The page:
In terms of age–reptiles are one of the oldest groups of animals on the planet. The taxa group Reptilia include all living reptiles (snakes, crocodiles, alligators, turtles, lizards, and tuatara), and their extinct relatives.

Alligator at the birding center, South Padre Island TX

I was lucky to get the picture of this alligator before it decided to retreat back below the waters. Crocodiles and alligators are actually more closely related to birds, then they are to other reptile groups.

Box turtle seen on walk at Devil’s Den State Park in Arkansas

There is one reptile that I haven’t seen that many of lately–turtles, and I’m not talking about water turtles–I’m talking about box turtles. I use to see these guys constantly and even helped one or two cross busy intersections (to make sure that they wouldn’t get hit by cars). I have only seen at most two over the past couple of years.

This guy was a large one that I spotted on an evening walk in Devil’s Den State Park in Arkansas a few years ago.

The only reptiles that I will admit to avoiding are the ones that can harm me–so mainly the poisonous snakes, and I don’t plan on getting really close to any alligator or crocodiles either.

I’m going to have to see if I’m able to spot any box turtles or lizards this summer–I’ve already spotted the water turtles, and water snakes so I’d like to see if I can spot other reptiles this summer in addition to these.

No Comments natureNature PreservesPhotographyreptilesState Parkstravel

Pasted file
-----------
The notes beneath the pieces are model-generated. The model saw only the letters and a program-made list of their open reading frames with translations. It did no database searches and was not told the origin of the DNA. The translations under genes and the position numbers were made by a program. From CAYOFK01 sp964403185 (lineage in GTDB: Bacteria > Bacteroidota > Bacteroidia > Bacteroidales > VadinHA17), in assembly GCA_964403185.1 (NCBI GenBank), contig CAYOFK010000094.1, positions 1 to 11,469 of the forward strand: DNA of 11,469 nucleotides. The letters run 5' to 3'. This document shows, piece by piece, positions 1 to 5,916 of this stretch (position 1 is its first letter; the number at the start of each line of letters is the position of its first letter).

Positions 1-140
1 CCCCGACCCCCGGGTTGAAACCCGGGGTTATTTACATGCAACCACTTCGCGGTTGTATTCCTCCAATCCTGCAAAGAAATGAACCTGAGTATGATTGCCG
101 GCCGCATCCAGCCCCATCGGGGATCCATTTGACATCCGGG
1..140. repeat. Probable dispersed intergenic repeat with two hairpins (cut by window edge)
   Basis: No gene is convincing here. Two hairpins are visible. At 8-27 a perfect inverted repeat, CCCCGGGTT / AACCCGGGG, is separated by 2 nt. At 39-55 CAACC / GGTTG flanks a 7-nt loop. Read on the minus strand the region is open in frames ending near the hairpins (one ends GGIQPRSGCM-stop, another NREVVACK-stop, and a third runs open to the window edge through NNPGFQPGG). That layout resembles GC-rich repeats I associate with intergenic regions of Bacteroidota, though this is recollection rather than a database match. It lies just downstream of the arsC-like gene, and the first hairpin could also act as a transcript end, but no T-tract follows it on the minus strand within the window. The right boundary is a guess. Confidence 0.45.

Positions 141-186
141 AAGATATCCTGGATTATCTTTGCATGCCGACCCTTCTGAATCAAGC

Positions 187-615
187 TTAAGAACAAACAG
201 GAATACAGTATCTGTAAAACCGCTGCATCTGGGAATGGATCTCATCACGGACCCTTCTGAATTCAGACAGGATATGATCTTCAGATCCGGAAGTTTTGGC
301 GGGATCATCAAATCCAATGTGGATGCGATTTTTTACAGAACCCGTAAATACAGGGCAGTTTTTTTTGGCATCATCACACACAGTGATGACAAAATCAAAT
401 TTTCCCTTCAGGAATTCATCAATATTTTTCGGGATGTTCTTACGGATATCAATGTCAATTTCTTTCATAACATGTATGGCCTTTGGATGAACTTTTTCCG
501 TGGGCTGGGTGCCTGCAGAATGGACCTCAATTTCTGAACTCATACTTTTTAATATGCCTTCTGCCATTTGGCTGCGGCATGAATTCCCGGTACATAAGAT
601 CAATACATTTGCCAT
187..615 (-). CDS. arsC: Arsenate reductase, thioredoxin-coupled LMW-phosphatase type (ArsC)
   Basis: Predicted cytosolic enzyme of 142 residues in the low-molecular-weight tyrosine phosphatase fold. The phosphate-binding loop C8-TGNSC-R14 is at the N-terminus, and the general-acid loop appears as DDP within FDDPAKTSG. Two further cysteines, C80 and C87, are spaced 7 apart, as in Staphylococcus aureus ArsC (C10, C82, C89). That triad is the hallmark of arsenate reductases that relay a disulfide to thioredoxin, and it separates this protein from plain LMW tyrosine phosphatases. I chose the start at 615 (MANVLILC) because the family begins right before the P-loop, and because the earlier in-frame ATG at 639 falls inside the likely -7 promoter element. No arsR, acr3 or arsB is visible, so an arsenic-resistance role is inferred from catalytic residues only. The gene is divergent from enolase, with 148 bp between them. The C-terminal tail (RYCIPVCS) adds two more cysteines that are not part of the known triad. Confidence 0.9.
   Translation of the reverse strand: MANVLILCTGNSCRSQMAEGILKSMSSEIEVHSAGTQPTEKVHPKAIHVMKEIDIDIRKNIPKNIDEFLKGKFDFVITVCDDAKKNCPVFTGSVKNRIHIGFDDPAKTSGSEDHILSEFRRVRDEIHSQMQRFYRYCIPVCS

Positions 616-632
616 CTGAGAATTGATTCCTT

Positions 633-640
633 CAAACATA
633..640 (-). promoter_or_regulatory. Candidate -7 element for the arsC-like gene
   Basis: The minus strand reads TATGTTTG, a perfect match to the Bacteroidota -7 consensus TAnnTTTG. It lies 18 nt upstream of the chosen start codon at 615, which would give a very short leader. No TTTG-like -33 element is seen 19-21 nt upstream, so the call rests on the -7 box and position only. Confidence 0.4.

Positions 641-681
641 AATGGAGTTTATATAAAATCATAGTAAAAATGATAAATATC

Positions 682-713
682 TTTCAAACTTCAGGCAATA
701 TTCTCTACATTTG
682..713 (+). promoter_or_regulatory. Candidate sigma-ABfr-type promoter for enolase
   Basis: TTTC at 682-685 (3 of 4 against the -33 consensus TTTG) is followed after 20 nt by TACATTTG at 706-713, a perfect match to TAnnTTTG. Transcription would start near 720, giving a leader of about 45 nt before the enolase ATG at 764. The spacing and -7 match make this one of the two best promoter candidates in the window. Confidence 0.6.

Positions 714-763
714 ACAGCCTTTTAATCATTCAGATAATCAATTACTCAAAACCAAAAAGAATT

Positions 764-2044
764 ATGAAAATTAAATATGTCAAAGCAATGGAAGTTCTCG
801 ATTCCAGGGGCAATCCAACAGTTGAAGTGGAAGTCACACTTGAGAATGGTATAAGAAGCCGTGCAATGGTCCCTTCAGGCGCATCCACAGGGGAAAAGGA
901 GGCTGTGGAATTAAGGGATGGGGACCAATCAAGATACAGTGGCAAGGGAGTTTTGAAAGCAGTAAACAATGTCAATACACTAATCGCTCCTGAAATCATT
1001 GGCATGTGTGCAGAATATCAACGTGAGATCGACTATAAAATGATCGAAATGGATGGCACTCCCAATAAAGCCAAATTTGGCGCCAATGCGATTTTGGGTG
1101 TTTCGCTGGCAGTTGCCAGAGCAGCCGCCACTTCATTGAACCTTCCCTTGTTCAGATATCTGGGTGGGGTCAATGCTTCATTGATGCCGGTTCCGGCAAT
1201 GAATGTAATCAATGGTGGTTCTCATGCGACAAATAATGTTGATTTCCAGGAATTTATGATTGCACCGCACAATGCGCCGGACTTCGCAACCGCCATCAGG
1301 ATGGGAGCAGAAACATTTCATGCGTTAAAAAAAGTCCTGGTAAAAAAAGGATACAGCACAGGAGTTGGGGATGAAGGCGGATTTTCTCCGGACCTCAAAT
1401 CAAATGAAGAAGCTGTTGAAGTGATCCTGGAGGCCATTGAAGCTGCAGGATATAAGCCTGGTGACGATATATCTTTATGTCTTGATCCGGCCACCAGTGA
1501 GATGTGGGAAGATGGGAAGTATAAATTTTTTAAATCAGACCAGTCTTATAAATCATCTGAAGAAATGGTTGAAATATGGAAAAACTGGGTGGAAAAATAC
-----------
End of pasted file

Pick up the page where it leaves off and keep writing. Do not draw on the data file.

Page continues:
Photography Challenge Day 126: Spotting a large turtle at the lake

So today’s photography challenge winner is the very large female turtle that I spotted on my walk yesterday. I think it is a red-ear slider, but it could be a painted turtle–the only thing I’m positive about, is that it isn’t a snapping turtle.

Large turtle heading back to the water

I noticed this turtle towards the end of my walk, and it was heading back towards the water. I’m going to assume that she just laid her eggs and is heading back to the lake.

The back end of the turtle as it heads back to the water.

It can take about two to four months before the eggs hatch–and the turtle could possibly lay another set of eggs in another nest. The area that it picked was perfect–it is away from at least human interference (I was looking down the hill at it, and I’m not going to go playing around in that area), so the only possible dangers are the normal predators that are in the area.

I had been told that there was a very large turtle living in the area, and I think this is probably the one that the fisherman was talking about. I’d wager a guess that it’s probably at least fifteen to twenty years old (mainly due to the size).

Though this could very well be a male turtle, that was just out wandering trying to find a sunny spot to sun itself–I’m still going to go with my first guess it’s a female that was laying it’s first round of eggs for the year.

No Comments naturePhotographyreptiles